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Muslim states dig their heels in over Afghanistan

The world's Islamic countries have opened the door toward a negotiated settlement of the Afghanistan crisis -- and invited the Soviets to join them inside.

But in sticking fast to its demand for immediate, unconditional, and total withdrawal of Russian troops from Afghanistan, and in refusing to recognize the Soviet-backed Babrak Karmal regime, the conference here of Islamic foreign ministers challenged any acceptance of the status quo in Afghanistan.

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Moreover, in putting both Iran and Pakistan on a new three-member peace-seeking committee, the conference placed the full weight and support of the Islamic world behind the two countries most directly threatened by the presence of Soviet troops near their borders.

It took a heated all-night debate May 21 to 22 for the 40- nation conference to set up the three-member negotiating team with a mandate to seek out ways and means of reaching a comprehensive solution for Afghanistan. Its third member will be Islamic Conference Secretary-General Habib Chatti.

The conference empowered the committee to conduct "appropriate consultations, " including talks directly with Moscow and with the Soviet-supported Babrak Karmal regime in Kabul, and to convene an international conference under United Nations or other auspices.

In what may prove to be a major sticking point, however, the conference directed the committee to talk to all sides in the Afghan conflict, including guerrilla groups fighting the Kabul government. The committee would meet with Mr. Karmal as a concerned party, not as a head of state -- a condition both the Soviets and Mr. Karmal will find hard to swallow.

The Karmal government, installed by the Soviets following their Christmas troop invasion and execution of former Afghan President Hafizullah Amin, "is considered a puppet government," said Prince Saud Bin Faisal, Saudi Arabia's foreign minister.

"What is important about this resolution is that it tests the will of the Soviet Union," Prince Saud declared. "If they want to get out of Afghanistan, the Muslim world is showing they are willing to cooperate."

The Karmal regime has called for talks with Iran and Pakistan, but neither country has been willing to hold bilateral meetings for fear of legitimizing Mr. Karmal's authority and the presence of the Soviet troops.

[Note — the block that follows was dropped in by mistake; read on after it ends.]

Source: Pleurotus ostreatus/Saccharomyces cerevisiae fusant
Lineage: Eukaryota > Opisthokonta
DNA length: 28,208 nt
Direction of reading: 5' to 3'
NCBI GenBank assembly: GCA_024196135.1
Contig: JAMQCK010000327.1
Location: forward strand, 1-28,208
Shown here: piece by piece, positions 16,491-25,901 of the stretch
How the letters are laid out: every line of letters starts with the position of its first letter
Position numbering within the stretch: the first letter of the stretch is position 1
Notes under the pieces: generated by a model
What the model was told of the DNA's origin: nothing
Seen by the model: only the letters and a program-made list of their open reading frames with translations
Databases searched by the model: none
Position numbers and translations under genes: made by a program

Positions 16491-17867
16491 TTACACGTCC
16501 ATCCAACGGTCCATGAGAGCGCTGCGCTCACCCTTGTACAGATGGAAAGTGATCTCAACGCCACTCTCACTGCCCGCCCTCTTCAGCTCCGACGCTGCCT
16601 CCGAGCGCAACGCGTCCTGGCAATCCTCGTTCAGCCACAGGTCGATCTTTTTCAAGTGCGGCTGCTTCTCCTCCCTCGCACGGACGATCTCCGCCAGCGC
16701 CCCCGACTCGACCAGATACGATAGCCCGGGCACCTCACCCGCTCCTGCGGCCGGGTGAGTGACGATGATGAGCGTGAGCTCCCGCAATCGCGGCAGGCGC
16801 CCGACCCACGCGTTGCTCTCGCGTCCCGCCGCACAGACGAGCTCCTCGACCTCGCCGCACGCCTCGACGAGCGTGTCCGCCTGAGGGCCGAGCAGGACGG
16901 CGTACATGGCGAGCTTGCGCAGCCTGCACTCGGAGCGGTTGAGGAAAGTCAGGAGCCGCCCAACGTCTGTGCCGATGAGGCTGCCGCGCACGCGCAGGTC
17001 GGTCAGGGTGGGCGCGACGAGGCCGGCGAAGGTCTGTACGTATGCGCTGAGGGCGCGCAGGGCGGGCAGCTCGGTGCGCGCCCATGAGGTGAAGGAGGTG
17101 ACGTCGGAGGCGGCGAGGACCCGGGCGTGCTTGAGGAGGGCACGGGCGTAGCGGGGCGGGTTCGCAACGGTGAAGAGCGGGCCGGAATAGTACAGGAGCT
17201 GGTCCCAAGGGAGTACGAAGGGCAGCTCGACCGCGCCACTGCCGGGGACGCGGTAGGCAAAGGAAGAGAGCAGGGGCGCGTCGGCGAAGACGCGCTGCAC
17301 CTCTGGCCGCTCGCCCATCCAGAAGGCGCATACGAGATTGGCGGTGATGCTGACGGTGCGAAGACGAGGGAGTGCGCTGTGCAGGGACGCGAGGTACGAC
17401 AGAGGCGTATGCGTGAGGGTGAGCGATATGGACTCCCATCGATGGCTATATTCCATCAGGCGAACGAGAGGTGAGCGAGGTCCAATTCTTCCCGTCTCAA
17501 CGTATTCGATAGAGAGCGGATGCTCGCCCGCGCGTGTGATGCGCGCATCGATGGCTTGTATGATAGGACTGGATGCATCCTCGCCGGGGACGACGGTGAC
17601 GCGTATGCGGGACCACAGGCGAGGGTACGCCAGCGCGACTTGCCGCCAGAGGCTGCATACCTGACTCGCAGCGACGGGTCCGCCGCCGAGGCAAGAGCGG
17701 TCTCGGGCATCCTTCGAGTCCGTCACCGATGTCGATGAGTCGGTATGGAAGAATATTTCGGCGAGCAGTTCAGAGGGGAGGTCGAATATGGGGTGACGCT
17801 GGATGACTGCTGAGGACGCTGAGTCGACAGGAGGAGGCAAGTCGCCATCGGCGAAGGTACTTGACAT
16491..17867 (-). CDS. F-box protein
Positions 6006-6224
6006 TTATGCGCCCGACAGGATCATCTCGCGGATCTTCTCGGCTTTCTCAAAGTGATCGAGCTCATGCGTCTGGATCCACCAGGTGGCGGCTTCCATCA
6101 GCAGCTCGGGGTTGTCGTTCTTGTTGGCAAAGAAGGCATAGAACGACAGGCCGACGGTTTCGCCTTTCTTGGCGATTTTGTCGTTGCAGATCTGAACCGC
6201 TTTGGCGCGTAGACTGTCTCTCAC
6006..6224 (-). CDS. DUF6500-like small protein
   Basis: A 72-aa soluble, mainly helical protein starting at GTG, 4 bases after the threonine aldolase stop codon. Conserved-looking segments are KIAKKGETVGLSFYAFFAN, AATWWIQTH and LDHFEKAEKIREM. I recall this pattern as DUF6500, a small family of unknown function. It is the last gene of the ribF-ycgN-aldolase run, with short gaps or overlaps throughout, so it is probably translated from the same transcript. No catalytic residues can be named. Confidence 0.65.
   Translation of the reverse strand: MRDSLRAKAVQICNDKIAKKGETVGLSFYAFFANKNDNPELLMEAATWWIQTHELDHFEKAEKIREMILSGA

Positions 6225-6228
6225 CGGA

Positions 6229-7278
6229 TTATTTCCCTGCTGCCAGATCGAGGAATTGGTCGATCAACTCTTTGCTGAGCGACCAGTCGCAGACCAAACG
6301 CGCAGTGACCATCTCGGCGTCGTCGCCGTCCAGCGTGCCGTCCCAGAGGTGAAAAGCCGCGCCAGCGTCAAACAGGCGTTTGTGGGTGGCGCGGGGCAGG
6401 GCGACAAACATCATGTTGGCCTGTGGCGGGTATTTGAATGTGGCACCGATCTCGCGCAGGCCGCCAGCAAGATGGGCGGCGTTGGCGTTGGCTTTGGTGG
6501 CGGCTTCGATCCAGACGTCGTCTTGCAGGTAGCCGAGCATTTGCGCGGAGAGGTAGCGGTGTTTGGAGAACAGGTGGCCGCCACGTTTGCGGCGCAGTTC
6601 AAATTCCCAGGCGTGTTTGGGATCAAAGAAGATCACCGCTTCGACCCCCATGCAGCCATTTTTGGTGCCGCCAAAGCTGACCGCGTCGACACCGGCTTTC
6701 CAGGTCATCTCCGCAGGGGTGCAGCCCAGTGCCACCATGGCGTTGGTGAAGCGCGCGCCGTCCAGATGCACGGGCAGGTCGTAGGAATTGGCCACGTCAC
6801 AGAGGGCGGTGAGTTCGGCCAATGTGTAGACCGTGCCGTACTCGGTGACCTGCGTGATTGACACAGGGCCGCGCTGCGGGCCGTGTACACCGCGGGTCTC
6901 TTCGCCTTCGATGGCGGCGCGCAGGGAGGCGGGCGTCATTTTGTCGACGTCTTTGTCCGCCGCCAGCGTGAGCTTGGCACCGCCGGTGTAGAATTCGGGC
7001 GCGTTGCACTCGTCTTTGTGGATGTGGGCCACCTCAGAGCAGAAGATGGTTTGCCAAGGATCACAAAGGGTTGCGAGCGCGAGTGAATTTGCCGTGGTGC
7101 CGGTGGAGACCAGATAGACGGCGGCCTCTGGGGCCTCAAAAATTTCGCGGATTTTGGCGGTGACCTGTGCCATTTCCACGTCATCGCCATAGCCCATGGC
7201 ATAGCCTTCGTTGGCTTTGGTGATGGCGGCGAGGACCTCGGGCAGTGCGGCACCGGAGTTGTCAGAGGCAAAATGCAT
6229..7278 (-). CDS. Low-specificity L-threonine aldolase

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At the conference, Iran's dramatic gesture of seating eight Afghan rebel leaders on its delegation was instrumental in deflecting any notion of accepting the Soviet presence as a fait accompli, observers here believe.

Getting the fractious Afghan rebel groups together in common front for talks with the Karmal government may be the toughest challenge facing the committee. "It would be like Mission Impossible," acknowledged Dr. Chatti, who will serve with Iranian Foreign Minister Sadeq Ghotbzadeh and Pakistani foreign affairs advisor Agha Shahi on the three- man negotiating team.

In other action the Islamic conference, attended by 38 African, Middle Eastern, and Asian Muslim countries and the Palestine Liberation Organization, "strongly" condemned the United States for its recent "military aggression" -- the aborted hostage rescue mission -- against Iran and deplored the military buildup in the Indian Ocean by both the United States and the Soviet Union.

In its only direct reference to the American hostages held in Iran since Nov. 4, it both appealed to Iran to continue working toward a solution to the hostage question and urged the United States to "refrain from any action that might hamper the solution."

Some diplomatic observer had expected much more strident rhetoric against the United States for the failed raid. "There could have been total equation of Soviet and American aggression," said one analyst. But many delegates were clearly impatient to get the hostage issue over and done with, viewing it as a distraction from the more pressing issues of an Afghanistan settlement and Palestinian rights.

The Islamic conference saved its harshest condemnations for Israel, terming it a "loathsome, racist, and Zionist entity."

It voted to call for an immediate United Nations Security Council session to discuss and annul the Israeli Knesset's recent decision to declare Jerusalem the eternal capital of Israel and annex the formerly Arab section of the city occupied since 1967. The Knesset, however, fell short of making a formal declaration on Jerusalem. Instead it agreed to send the matter for discussion to a parliamentary committee.

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